interpreter, and he to the archbishop,
who sends notice to the several dioceses to make the
most convenient arrangements to avoid annoyances or to
lessen the demand. The poor subjects might very often be
saved from oppression if their archbishop were not from
policy, and sometimes from personal interest, ready to lend
himself to the exactions of the Muhassil, so that they are often
abandoned by the very person who ought to take their part.
When the Governor wishes to collect money out of season, ot
of his mere caprice, the mode of imposing duties and taxes is
curious enough. He may even tax with a certain sum anyone
who bears a name which he may select ; as, for instance, anyone
called George has, without appeal, to pay a certain sum.
Such an exaction falls on members of the Greek community
only, who are treated more as slaves than subjects.
For voluntary homicide the law imposes on the slayer the
capital penalty, and on the village where the homicide took
place a tax which goes to the treasury of the Grand Signor,
together with the sum levied as blood-money. The bloodmoney
for a man killed, of 30 or 35 years of age, is reckoned
at 500 piastres : for others a calculation is made of the time
which, humanly speaking, the man might have lived, and of
the gain which in that residue of his life might have accrued
therefrom to the Grand Signor, the sum being often excessive.
If the homicide resulted from some accident, or were indirectly planned, the slayer very often escapes all punishment but the
payment of some few piastres. The Mehke??ie are the courts
before which are pleaded all causes, criminal and civil; in
the capital the Molla presides, in the other cities and in the
principal villages the Qazi^ judges who acquit or condemn
after a short hearing. The Turks have no written civil law,
their guide is the Qur'an, their sacred book. Every good Qazi
ought to have many texts from it, called Fetawa^ written out in
long lists, to which, according to the cases, are given various
interpretations, very often opposed to the true sentiments of
A man who is summoned to a court for debt has no choice
but to pay to the Qazi the tenth part of the sum in dispute:
this is disbursed by the debtor if he is proved to be such, or
by the plaintiff, if his claim be fraudulent or unfounded.
A similar fee of one-tenth falls to the Qazi from the property
of every person deceased. But the valuation is not very
There are in the island of Cyprus 16 Qaztliqs, which are
so many courts, in each of which a Qazi presides, but all
are subordinate to their chief the Molla, For although they
may hold their posts under a special firmen, or order of the
Porte, they cannot give judgment except in a provisional form.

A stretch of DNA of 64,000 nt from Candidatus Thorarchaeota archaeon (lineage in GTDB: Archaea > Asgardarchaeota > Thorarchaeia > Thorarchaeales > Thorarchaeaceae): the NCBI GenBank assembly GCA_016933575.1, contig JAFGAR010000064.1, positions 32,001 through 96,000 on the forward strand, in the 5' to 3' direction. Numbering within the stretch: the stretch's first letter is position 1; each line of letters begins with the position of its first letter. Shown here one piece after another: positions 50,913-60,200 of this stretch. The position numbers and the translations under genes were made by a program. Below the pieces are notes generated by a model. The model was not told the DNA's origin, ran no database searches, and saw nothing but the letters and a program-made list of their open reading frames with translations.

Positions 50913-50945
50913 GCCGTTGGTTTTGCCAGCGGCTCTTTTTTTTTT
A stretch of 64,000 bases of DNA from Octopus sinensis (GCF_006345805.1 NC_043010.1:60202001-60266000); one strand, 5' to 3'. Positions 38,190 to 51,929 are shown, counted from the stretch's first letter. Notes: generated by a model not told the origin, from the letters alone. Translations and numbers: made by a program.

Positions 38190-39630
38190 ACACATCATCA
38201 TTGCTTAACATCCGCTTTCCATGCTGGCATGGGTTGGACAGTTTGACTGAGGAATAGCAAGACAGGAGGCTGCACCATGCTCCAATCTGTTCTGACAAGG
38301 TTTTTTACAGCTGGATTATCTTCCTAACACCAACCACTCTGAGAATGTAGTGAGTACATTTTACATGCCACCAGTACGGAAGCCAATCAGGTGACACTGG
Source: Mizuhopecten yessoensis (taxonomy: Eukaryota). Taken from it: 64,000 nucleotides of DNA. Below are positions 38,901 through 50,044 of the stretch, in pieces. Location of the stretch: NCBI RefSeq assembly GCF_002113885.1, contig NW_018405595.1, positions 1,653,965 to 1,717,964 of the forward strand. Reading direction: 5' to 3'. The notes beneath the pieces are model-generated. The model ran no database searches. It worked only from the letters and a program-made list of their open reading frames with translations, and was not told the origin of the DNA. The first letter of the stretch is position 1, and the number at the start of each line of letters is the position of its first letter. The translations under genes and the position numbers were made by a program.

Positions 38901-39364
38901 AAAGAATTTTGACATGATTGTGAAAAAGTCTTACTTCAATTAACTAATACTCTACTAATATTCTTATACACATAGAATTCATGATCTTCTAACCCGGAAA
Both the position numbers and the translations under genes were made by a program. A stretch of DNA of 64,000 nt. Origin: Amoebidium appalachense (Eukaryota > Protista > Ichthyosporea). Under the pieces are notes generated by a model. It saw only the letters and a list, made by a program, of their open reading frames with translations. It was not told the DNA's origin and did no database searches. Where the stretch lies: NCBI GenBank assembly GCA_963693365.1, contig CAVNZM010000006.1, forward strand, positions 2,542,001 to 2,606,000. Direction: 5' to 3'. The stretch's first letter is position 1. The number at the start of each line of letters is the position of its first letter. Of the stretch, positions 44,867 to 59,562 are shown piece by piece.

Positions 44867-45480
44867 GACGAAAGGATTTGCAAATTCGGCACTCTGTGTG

In affairs of any consequence they must draw up their i’lam
or judgment, and send it to the Governor, who sends it to the
Molla without whose consent and approval the Governor
cannot examine a matter affecting the life of a subject.
The military government of the island rests with the Alay
Bey who is the General of the Sipahi or mounted troops,
and the Yenicheri Agha, who commands the infantry: their
captain is called Zabit and Qolaghasi. There ought to be
3000 Sipahi in the island, and about 8000 Yenicheri (Janissaries),
but now one would hardly find 100 of the first, and
2000 of the last, the several commandants having appropriated
the pay and perquisites of the many men wanting.
When the Turks took the island there were reckoned
80,000 subjects chargeable with the Kharaj or poll-tax, not
counting women, children and old men, who were exempt.
This number was maintained as long as the kingdom continued
to be prosperous, and the Grand Signor received as his
just due, at five piastres a head, 400,000 piastres a year.
Wealth soon decreased and with it the population, but the
Pashas continued to exact the same sum, and to this end
increased the taxes on those who remained; and this course
was followed even when the government was transferred to a
Muhassil, for these officers raised the amount to 40 piastres
a head. Now there are only 12,000 men liable to Kharai
and this, as I have said above, is reduced to 21 piastres a
head, yet the result is the by no means contemptible sum of
252,000 piastres. Add to this as much again extorted by the
Governor, the Chief Justices, the officers of every grade, and
you have a revenue of 504,000 piastres. So that we may
conclude that the population has notably decreased, and the
sums wrung from it increased.
The population thus reduced will scarcely amount now to
40,000 souls in all. But the number is extremely hard to fix
accurately, not only in Cyprus but in every other province of
the Levant, for Eastern peoples keep no registers of births or
deaths, and count the inhabitants only by those who pay the
poll-tax, who are less than a third of the whole. I ought to
add that in Asia the number of women largely exceeds that
of men, a fact which I have observed and proved in all the
various tribes among whom I have lived in the Levant.
The products of the island were many and rich. In old
days there were mines of gold, silver, copper, iron, marcasite
(iron pyrites), vitriol and rock-alum: even emeralds
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